The case is about Plastecowood, a company that turns plastic packaging waste into assembly products and sustainable lumber. It was founded by John Northcott in 2012 with the vision of taking a global issue – waste from plastic packaging – and turning it into a business. Two years later, when Plastecowood was struggling with ineffective production and lack of profitability, Henning von Spreckelsen came to the rescue and invested in the company. With his approach to radically rationalizing the production process and focusing on gross margin, he succeeded in pulling the company into profit. The company received orders from a number of large respectable clients and finally was able to make to stock rather than to order, which opened the door to larger volumes than ever before. Although the first COVID-19 phase caused disruption, Plastecowood quickly recovered with record sales. Today, with the company building up speed, it has several strategic options. Should the company enter new markets or expand in existing ones? Should it develop new, higher margin products? Will organic growth suffice, or should it consider acquisitions? Finally, might new business models, such as licensing the technology, bear fruit? Henning needs to present a clear strategy on where to take the company next.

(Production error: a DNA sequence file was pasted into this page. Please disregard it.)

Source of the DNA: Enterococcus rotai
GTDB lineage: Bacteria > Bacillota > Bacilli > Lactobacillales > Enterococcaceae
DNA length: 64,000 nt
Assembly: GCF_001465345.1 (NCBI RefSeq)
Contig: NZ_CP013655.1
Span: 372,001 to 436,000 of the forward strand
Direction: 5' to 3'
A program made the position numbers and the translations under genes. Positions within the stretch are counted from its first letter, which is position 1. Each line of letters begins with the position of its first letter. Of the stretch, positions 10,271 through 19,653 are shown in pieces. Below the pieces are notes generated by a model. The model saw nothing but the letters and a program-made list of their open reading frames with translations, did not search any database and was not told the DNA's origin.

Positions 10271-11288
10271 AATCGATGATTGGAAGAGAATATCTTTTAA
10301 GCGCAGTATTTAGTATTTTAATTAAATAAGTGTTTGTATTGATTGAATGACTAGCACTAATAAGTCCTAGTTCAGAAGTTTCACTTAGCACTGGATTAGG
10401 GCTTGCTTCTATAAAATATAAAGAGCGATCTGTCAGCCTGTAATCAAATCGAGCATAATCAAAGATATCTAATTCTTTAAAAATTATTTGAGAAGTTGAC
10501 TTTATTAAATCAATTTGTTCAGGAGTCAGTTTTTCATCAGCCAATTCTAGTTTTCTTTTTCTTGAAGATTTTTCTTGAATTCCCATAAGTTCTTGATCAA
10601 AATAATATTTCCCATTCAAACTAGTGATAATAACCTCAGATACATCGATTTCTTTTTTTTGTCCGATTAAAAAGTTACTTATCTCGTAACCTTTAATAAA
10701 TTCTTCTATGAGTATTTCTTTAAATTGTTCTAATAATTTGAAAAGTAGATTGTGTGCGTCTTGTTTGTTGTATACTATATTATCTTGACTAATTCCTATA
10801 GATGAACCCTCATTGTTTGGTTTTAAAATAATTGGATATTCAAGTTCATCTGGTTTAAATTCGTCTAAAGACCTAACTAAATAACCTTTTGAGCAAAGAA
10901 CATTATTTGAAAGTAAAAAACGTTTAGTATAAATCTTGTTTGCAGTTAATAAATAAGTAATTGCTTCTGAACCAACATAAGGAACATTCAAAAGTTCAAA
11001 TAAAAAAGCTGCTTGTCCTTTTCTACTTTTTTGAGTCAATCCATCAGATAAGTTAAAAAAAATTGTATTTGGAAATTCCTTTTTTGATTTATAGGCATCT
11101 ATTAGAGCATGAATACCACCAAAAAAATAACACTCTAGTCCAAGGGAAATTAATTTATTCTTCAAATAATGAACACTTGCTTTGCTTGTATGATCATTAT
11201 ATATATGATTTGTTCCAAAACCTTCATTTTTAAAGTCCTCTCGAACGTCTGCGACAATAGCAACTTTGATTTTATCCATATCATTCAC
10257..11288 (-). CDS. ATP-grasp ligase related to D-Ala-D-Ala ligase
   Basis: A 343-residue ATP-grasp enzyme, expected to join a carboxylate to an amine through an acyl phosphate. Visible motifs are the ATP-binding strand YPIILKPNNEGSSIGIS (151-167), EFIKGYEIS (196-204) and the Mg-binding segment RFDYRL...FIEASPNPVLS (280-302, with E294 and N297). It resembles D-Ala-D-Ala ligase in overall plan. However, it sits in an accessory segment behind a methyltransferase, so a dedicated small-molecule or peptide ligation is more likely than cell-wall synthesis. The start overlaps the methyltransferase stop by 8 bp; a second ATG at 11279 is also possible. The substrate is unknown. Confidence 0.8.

- Defining an original value proposition for a technology that solves a major environmental challenge
- The benefits and challenges of various business models
- The financial implications of strategic choices, in particular working capital and capital expenditure and their risk implications
- The challenges and dilemmas related to working capital management in fast-growing firms, especially the tradeoffs between control and speed – the two concepts are perhaps not necessarily antagonistic after all
Plastecowood, Lumber and Wood Products
2012 – August 2021
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